1. Skip to navigation
  2. Skip to content
  3. Skip to sidebar

The Ludwig von Mises Institute

Advancing Austrian Economics, Liberty, and Peace

Advancing the scholarship of liberty in the tradition of the Austrian School

Search Mises.org

Tintin in the Land of the Soviets

Mises Daily: Tuesday, March 13, 2007 by

A
A

The Adventures of Tintin is a series of 24 comic books created by Belgian comic writer and artist Georges Remi (1907–1983), better known as Hergé. They tell the stories of Tintin and his dog Snowy (Milou in French) who travel the world and beyond. Tintin is a reporter for a Belgian paper Le Petit Vingtième and his adventures take place against the backdrop of the eventful twentieth century.

The first adventure, Tintin in the Land of the Soviets, was serialized in 1929. Not only is it funny and gripping but also it serves as an important book that explains the sham of socialism. The plot will be discussed in detail.

Tintin and Snowy are assigned to go to Moscow and report on the situation in Soviet Russia. They are traveling by train from Brussels and as they reach Berlin, a secret agent bombs the train in an attempt to stop Tintin and Snowy. They survive this and discover that the rest of the train has disappeared along with other passengers. Guards take them away and charge them immediately with "misappropriating ten coaches and causing the disappearance of 218 people." They are imprisoned but escape and continue their journey to Moscow.

When they reach Stolbtzy, they are taken to the People's Commissar and readers learn that there is a plan to dispose of Tintin and Snowy and make it look like an accident.

At Stolbtzy they miss their train to Moscow. While following the rail track, they find an industrial town where English communists are "shown the beauties of Bolshevism." The guide explains that the factories are working to full capacity. Tintin and Snowy are curious to find out what happens in these factories so they take a look. They see a man who is simply burning straw to make smoke come out of chimneys to create an illusion that production is in full swing. Furthermore, they see another man who is hammering pieces of metal to make the "sounds of machinery." While Snowy wonders if it is a Russian jazz band, Tintin says,"That's how the Soviets fool the poor idiots who still believe in a Red Paradise."

Tintin and Snowy see a crowd and a few officials. They are holding an election and the officers announce that there is a list of three parties, the first being the Communist Party. They ask people to raise their hands if they are opposed (while pointing guns at the crowd). As no one raises a hand, they declare that the Communist Party has been elected unanimously.

Tintin and Snowy arrive in Moscow and are told that their papers are not in order. As a result they get arrested and sent to prison. The warden tells Tintin, "You are going to be tortured to help you reveal the purpose of your journey." Just as they are about to be tortured, they make a lucky escape.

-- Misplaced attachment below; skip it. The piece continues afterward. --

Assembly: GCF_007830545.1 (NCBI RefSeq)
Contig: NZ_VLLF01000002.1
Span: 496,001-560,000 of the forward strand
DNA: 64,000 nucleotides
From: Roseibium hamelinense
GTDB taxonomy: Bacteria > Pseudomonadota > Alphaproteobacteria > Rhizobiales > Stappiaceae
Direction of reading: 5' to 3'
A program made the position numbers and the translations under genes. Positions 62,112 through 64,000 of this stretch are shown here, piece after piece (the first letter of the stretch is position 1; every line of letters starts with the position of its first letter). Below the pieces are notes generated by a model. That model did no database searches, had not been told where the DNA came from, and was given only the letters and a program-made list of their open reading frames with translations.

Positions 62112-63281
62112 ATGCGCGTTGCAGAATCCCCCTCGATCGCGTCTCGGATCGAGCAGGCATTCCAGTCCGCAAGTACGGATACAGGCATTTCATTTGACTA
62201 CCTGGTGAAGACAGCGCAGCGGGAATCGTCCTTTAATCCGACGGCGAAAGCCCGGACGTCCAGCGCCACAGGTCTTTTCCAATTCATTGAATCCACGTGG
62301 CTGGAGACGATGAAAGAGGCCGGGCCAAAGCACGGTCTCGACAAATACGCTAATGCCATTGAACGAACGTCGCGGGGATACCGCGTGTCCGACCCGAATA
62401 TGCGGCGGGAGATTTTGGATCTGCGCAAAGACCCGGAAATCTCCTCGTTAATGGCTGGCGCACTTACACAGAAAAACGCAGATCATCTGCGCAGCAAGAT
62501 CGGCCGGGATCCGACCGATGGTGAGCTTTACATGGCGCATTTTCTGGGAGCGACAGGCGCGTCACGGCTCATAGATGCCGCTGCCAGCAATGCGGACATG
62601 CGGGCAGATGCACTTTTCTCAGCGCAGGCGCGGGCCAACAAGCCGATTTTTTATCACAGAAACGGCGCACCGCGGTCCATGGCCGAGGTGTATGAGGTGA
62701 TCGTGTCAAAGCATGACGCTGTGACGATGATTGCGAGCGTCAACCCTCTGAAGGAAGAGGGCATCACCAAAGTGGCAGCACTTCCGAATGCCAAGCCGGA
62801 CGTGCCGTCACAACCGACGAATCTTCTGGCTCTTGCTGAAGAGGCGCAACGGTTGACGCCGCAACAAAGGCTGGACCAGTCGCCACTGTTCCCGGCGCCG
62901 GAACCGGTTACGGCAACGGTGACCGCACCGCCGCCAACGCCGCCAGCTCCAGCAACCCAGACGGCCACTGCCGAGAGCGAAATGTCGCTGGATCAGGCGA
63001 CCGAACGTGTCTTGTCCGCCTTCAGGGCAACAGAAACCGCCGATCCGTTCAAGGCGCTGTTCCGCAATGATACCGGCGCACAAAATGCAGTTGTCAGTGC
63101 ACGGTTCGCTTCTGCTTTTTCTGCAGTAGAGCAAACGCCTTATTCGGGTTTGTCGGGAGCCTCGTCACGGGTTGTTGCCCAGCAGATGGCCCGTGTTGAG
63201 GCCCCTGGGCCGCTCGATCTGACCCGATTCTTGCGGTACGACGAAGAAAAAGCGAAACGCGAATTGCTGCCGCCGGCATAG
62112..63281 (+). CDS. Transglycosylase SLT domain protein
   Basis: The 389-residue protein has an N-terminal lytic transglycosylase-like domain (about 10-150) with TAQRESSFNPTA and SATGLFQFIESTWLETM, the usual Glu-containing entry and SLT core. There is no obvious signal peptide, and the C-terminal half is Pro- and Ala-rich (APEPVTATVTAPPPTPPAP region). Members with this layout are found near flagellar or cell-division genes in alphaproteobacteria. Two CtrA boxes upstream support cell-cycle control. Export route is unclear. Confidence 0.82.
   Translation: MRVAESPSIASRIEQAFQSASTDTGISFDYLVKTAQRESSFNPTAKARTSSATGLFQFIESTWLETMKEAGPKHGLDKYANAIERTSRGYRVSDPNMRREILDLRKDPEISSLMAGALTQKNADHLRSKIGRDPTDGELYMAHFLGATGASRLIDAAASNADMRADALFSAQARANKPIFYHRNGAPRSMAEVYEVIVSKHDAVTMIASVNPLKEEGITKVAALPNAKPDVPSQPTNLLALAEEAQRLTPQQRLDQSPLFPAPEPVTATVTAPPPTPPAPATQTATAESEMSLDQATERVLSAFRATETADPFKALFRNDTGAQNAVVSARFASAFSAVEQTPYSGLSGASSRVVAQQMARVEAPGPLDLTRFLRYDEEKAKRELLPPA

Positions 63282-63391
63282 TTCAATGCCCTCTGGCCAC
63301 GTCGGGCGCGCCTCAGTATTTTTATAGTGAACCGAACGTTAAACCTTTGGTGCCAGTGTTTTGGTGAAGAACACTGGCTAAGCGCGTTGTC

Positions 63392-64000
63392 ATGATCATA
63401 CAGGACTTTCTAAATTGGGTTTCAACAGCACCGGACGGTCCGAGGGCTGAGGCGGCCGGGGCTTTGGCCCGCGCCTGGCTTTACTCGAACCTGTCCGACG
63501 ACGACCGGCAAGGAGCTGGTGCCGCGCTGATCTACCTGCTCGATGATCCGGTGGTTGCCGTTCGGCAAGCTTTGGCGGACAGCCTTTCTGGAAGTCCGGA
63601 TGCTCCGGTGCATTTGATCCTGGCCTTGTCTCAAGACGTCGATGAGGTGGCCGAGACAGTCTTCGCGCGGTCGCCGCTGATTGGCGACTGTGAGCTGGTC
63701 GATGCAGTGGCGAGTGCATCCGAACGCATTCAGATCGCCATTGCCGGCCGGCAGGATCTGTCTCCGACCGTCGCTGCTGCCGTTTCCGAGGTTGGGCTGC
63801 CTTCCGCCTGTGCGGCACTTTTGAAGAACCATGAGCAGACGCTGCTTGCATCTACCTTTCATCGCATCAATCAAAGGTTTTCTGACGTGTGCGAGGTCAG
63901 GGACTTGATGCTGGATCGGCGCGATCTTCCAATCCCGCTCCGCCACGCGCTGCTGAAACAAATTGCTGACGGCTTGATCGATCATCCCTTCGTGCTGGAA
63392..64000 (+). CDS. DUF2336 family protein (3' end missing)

The city of Moscow is run down. Tintin and Snowy see a line of children waiting to receive a loaf of bread each. When loaves are given out, the official asks if they are good communists. When a boy does not answer, he is beaten. Snowy then steals a loaf and gives it to the boy.

Tintin and Snowy find a suspicious gathering and sneak into the meeting. The officials are short of wheat for foreign propaganda, to show off to those abroad that their country has plenty of food, enough to export. They decide to "organise an expedition against the kulaks and force them at gunpoint to give us corns."

Tintin and Snowy run to the farmers and help them hide grain before the officials arrive. When they fail to find the hidden grain, they decide to torture the farmer and Tintin objects, disguised as one of the officials. This annoys them and they order the execution of Tintin.

$11

Again, Tintin and Snowy make a lucky escape and they wander around fields covered with snow. They stumble upon a haunted house which turns out to be a hideout "where Lenin, Trotsky and Stalin have collected together wealth stolen from the people."

In the basement they find reserves of grain, caviar, and vodka to be used as export propaganda. Tintin comments, "While the Russian people are dying of hunger, immense quantities of wheat are being sent abroad to prove so-called wealth of the Soviet paradise."

After escaping further attempts at assassination by the OGPU, Tintin and Snowy return to Brussels to a cheering crowd.

The adventure is action-packed and there is never a dull moment. They survive numerous car crashes, imprisonments, explosions, a plane crash and even an attack from a bear. In between, they witness the failure of socialism. This year marks the centennial of the birth of Hergé and his comic books continue to entertain and fascinate millions of children and adults around the world.


Yumi Kim studied law in London, where she now works in financial services. Send her mail. Comment on the blog.